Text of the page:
Thus, Muslims should collectively work to establish a system that brings societies different from one another into relationships of mutual tolerance and peace. Certainly it is one of the main duties of a Muslim to invite people of other faiths to join Islam, but at the same time they must treat such people well and justly whether they answer their call or not. Muslims' constant goal should be the welfare of all humanity, for as God said, "You are the best nation ever to be produced before mankind" (Qur'an, 3: 110).

In the aftermath of the Sept. 11 attacks, however, a dire problem emerged. Certain circles that claim to speak on behalf of Islam, but clearly lack the understanding of the essence of it, work to wreak suffering on humanity rather than striving for its benefit. In attacking and killing innocent people, they committed the vilest sin forbidden by Islam-in other words, they brought chaos to the world. Their violent methods and aggressive messages seething with anger are wholly at odds with Islam. And at the same time, these circles are putting the world's one-billion-plus Muslims into a very difficult spot.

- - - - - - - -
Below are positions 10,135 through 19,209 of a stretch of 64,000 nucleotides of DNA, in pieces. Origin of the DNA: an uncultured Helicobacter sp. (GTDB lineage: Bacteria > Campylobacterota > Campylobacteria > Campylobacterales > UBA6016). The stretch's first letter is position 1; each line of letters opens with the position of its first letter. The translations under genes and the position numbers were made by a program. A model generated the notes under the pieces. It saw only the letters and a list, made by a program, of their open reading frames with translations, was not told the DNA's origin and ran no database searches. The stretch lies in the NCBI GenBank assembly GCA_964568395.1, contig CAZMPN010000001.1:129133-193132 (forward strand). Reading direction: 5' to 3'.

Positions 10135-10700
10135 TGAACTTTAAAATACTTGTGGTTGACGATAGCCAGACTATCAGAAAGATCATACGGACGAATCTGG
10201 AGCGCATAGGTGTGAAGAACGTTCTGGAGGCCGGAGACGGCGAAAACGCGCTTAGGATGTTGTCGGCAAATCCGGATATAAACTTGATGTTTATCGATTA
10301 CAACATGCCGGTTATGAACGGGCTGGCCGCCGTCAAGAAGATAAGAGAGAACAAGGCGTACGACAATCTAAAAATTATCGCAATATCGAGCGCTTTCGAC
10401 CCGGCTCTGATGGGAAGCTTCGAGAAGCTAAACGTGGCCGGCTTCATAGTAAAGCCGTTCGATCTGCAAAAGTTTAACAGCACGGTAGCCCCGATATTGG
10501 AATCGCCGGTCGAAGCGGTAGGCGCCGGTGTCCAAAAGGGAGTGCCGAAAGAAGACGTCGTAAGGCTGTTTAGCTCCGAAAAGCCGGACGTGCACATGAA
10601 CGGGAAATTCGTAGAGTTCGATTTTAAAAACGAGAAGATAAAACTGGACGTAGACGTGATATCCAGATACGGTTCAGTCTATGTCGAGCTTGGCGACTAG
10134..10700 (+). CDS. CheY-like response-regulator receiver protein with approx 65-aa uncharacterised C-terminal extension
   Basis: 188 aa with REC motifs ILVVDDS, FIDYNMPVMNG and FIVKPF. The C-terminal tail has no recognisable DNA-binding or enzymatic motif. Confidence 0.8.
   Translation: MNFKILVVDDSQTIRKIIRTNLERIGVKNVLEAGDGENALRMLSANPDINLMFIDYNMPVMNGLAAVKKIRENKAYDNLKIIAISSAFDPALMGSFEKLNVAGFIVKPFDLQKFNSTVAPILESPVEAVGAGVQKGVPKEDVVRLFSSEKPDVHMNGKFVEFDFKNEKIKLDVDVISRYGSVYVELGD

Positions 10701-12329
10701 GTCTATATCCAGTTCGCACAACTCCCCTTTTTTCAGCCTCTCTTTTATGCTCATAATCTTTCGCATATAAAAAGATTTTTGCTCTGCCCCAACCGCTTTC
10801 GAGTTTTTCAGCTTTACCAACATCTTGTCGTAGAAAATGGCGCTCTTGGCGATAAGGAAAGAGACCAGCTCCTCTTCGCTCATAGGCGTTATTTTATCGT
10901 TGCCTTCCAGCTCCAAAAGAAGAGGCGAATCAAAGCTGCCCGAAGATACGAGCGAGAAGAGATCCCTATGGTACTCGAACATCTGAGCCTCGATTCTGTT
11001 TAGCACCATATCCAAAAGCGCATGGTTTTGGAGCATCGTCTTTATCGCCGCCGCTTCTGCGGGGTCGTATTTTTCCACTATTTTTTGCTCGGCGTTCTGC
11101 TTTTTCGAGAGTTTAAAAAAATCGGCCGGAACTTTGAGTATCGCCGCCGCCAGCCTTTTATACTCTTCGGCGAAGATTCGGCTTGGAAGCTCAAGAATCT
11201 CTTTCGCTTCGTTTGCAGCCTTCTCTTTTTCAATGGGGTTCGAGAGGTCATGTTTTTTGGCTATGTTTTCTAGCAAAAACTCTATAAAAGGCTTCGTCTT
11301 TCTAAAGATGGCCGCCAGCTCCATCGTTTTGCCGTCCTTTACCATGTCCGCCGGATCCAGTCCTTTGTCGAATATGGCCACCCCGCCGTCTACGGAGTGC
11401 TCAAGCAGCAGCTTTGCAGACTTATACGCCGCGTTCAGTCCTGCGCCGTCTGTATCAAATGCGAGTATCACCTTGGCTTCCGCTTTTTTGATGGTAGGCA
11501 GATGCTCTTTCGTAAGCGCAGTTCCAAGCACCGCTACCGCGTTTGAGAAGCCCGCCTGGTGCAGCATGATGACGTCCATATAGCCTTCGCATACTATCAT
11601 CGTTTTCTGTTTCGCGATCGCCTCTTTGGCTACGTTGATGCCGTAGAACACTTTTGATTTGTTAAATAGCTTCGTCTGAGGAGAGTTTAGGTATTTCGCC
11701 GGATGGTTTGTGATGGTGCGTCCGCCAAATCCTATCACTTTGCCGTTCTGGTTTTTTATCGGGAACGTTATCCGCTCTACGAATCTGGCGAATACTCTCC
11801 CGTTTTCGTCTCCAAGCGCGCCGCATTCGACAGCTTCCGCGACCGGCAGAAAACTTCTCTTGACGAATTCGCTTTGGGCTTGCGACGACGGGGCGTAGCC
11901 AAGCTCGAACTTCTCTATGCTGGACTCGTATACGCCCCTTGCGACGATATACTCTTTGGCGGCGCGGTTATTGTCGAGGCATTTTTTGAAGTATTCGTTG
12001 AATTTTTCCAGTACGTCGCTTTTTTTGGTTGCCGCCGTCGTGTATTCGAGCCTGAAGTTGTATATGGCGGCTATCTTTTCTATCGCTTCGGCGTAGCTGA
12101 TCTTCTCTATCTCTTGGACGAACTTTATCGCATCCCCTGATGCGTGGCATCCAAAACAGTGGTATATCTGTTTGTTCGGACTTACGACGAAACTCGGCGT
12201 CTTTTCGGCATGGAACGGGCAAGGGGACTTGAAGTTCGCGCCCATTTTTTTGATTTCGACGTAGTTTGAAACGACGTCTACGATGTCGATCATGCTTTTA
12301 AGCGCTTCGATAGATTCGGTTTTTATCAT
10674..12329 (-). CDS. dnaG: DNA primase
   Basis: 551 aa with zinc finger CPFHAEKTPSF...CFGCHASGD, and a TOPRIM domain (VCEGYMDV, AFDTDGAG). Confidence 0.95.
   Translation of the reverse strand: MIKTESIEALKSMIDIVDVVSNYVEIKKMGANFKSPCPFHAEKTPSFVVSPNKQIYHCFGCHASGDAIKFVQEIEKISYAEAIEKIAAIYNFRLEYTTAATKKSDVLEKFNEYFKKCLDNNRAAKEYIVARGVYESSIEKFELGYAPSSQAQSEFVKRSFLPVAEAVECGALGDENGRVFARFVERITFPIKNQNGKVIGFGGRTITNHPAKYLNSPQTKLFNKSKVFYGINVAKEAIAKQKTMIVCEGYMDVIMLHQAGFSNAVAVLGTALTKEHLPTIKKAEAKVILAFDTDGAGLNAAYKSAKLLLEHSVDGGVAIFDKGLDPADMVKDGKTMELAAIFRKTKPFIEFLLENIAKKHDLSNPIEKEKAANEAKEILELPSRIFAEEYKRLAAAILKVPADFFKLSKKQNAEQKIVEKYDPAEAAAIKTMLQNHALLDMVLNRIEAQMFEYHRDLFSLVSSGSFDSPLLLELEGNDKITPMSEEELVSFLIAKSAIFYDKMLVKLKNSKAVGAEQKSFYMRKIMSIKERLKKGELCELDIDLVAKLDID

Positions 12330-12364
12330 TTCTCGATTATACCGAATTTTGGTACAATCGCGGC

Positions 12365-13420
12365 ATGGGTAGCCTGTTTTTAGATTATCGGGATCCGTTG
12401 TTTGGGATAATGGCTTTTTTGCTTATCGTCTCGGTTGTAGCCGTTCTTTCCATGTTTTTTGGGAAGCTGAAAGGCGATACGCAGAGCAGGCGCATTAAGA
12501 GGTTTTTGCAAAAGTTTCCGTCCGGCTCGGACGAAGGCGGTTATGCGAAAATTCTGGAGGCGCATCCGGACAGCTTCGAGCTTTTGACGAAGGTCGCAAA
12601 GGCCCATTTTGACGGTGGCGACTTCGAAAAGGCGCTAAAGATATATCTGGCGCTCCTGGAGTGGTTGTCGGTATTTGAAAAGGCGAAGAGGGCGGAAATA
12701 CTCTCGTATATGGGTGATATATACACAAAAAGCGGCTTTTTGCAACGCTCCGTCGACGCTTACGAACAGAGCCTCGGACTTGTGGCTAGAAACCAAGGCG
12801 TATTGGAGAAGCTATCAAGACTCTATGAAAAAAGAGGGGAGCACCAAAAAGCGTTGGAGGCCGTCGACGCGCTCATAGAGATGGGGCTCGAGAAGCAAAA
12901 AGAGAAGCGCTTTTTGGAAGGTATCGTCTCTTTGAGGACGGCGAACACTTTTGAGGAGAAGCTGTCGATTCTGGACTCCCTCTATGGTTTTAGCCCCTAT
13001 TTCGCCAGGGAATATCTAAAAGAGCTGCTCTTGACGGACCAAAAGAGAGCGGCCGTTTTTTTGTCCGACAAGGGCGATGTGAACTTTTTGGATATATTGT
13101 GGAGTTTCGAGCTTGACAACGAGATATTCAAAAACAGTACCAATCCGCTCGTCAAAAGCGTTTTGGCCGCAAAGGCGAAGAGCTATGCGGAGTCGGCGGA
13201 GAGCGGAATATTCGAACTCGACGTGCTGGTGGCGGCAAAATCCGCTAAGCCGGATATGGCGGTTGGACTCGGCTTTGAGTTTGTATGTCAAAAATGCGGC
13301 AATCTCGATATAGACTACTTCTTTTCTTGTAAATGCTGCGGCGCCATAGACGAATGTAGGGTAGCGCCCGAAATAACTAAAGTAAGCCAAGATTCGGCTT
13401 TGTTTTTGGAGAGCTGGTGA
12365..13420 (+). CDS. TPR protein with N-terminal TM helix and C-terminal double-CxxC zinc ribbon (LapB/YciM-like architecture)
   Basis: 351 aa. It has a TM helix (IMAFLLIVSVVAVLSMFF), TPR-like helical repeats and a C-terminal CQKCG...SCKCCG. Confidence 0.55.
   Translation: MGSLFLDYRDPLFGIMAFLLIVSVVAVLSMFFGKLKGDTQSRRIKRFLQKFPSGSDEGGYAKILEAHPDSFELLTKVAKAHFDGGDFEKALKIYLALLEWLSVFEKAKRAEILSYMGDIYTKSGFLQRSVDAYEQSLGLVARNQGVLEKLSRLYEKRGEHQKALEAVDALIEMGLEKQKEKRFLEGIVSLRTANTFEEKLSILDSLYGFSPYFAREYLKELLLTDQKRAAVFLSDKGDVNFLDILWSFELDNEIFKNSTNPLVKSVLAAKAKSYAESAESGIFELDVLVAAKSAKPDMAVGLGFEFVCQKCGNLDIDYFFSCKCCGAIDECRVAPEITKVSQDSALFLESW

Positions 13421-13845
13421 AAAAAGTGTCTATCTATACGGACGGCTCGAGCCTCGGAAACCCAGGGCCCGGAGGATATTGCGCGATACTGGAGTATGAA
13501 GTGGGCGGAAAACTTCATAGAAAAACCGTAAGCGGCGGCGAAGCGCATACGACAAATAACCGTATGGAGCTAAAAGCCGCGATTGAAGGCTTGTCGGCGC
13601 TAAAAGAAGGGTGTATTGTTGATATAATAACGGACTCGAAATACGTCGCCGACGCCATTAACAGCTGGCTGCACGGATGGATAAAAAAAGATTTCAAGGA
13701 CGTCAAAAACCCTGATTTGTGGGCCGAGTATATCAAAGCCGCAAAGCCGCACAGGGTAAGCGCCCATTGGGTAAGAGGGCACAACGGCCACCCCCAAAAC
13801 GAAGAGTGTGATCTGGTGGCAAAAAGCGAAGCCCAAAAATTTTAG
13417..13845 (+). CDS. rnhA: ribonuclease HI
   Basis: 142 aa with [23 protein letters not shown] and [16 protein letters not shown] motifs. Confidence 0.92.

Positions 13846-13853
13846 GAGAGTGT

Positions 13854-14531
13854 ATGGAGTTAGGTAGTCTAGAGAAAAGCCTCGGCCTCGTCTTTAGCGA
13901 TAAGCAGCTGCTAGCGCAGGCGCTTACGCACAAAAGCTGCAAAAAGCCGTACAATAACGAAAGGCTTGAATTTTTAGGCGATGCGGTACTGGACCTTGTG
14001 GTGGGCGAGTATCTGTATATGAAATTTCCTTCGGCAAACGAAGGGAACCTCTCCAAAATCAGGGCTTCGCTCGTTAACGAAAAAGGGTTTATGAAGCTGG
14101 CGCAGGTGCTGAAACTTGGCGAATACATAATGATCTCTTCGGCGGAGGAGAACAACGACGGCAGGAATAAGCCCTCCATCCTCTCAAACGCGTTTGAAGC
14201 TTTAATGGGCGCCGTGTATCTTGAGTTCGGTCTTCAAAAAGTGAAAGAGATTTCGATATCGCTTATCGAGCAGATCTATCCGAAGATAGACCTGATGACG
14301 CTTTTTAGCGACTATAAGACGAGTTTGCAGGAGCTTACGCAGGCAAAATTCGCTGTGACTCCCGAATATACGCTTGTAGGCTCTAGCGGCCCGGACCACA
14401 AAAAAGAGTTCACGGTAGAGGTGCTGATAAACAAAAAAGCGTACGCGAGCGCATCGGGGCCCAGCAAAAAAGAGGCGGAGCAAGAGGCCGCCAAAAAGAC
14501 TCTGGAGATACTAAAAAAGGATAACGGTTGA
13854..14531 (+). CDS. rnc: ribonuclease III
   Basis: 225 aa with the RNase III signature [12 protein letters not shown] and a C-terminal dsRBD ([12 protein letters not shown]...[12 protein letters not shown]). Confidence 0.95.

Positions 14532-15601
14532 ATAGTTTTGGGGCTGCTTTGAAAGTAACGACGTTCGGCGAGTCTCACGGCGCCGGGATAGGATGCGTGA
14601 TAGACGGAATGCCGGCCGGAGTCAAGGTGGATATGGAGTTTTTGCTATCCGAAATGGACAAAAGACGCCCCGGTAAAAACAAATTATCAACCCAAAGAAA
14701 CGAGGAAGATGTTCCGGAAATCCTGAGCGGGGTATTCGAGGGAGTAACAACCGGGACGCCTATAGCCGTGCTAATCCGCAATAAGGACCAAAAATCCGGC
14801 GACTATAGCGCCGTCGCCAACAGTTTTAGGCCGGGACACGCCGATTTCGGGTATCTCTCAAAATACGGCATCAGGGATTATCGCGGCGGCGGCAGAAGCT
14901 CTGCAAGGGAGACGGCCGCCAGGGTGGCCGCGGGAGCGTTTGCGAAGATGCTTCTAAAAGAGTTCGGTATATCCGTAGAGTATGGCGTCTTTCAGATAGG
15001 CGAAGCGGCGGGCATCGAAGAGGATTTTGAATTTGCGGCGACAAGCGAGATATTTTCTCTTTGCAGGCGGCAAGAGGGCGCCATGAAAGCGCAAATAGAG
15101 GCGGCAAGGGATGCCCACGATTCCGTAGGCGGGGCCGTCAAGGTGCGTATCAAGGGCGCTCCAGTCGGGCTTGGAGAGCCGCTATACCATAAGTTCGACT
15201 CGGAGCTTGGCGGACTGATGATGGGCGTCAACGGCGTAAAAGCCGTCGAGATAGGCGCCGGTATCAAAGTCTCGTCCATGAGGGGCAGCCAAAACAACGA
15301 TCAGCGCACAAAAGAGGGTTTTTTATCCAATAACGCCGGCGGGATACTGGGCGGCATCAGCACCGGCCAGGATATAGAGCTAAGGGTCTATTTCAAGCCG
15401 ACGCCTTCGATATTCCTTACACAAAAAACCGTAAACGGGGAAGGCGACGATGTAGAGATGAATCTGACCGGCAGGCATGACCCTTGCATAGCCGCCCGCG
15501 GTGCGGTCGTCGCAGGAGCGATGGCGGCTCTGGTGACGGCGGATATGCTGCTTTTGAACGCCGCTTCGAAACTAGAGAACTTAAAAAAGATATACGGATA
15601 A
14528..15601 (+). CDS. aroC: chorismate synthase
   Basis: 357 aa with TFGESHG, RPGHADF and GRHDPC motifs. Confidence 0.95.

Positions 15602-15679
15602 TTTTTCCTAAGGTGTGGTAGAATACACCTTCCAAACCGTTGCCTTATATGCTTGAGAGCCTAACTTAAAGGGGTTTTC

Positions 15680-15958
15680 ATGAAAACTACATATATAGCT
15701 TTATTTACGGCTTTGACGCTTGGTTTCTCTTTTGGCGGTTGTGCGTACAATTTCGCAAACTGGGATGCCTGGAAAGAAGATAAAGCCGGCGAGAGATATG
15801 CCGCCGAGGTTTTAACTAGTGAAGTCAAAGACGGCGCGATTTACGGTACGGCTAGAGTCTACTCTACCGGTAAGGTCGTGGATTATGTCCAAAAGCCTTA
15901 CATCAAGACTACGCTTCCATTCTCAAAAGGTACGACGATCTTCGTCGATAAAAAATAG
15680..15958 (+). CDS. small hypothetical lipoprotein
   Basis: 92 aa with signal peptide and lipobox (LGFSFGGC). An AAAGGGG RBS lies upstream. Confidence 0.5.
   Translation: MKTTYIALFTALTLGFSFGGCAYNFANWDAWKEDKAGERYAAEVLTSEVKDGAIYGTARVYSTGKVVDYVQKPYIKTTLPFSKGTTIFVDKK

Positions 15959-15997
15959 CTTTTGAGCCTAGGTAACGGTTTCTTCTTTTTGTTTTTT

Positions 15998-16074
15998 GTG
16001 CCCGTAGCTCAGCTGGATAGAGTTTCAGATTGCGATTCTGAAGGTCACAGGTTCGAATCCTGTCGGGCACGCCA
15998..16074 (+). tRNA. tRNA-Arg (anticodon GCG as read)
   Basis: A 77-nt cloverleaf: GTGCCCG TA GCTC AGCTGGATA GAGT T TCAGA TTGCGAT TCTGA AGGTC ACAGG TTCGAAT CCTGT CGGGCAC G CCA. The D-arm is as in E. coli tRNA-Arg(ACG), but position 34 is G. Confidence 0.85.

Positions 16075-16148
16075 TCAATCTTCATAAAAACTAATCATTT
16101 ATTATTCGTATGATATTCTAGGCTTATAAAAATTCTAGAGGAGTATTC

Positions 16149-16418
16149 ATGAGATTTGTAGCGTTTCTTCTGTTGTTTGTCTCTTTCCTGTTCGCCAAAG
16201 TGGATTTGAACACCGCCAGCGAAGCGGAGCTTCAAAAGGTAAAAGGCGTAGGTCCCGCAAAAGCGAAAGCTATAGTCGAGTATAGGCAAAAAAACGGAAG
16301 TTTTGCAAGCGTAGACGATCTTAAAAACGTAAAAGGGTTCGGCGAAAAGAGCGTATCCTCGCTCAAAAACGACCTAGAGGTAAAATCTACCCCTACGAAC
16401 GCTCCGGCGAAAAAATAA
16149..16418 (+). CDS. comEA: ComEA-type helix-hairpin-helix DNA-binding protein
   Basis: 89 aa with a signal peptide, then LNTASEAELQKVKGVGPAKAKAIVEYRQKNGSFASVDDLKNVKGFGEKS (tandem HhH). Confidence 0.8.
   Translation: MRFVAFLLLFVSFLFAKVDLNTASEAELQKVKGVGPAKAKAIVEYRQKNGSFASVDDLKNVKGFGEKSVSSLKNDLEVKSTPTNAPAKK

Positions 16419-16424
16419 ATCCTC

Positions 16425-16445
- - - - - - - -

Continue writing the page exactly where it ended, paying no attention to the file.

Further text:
The Qur'an speaks about such people who misinterpret religion and commit terrorism in the name of faith (3: 7; 27: 48-49). God warned Muslims to steer clear of the forces that are obdurate in "disbelief and hypocrisy," and against people who fail to perceive the noble morality lying at the core of religion and so employ violence due to their hardened natures (9: 47; 49: 14). In the history of Islam, such groups as the Hashashins and Kharijites used terrorism in the name of religion and sowed disorder in the world due to their own ignorance.